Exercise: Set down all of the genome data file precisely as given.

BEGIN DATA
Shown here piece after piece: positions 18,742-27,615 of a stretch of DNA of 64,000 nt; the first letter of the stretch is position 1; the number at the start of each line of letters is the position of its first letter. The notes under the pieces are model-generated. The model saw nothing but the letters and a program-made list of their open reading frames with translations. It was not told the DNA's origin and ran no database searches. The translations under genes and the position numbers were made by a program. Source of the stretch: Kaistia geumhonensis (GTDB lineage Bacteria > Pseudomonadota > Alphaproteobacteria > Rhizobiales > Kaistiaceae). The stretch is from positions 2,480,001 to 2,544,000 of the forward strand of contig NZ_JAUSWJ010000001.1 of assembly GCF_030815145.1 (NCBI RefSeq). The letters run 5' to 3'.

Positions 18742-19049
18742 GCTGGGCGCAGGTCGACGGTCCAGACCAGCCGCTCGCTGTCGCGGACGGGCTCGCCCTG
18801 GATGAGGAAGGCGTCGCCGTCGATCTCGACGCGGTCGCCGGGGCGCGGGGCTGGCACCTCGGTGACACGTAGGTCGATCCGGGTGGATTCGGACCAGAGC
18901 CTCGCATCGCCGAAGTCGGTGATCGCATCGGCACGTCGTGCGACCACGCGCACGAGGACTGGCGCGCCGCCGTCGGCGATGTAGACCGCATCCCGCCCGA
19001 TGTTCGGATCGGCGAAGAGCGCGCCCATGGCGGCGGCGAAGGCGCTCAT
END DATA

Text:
Shown here piece after piece: positions 18,742-27,615 of a stretch of DNA of 64,000 nt; the first letter of the stretch is position 1; the number at the start of each line of letters is the position of its first letter. The notes under the pieces are model-generated. The model saw nothing but the letters and a program-made list of their open reading frames with translations. It was not told the DNA's origin and ran no database searches. The translations under genes and the position numbers were made by a program. Source of the stretch: Kaistia geumhonensis (GTDB lineage Bacteria > Pseudomonadota > Alphaproteobacteria > Rhizobiales > Kaistiaceae). The stretch is from positions 2,480,001 to 2,544,000 of the forward strand of contig NZ_JAUSWJ010000001.1 of assembly GCF_030815145.1 (NCBI RefSeq). The letters run 5' to 3'.

Positions 18742-19049
18742 GCTGGGCGCAGGTCGACGGTCCAGACCAGCCGCTCGCTGTCGCGGACGGGCTCGCCCTG
18801 GATGAGGAAGGCGTCGCCGTCGATCTCGACGCGGTCGCCGGGGCGCGGGGCTGGCACCTCGGTGACACGTAGGTCGATCCGGGTGGATTCGGACCAGAGC
18901 CTCGCATCGCCGAAGTCGGTGATCGCATCGGCACGTCGTGCGACCACGCGCACGAGGACTGGCGCGCCGCCGTCGGCGATGTAGACCGCATCCCGCCCGA
19001 TGTTCGGATCGGCGAAGAGCGCGCCCATGGCGGCGGCGAAGGCGCTCAT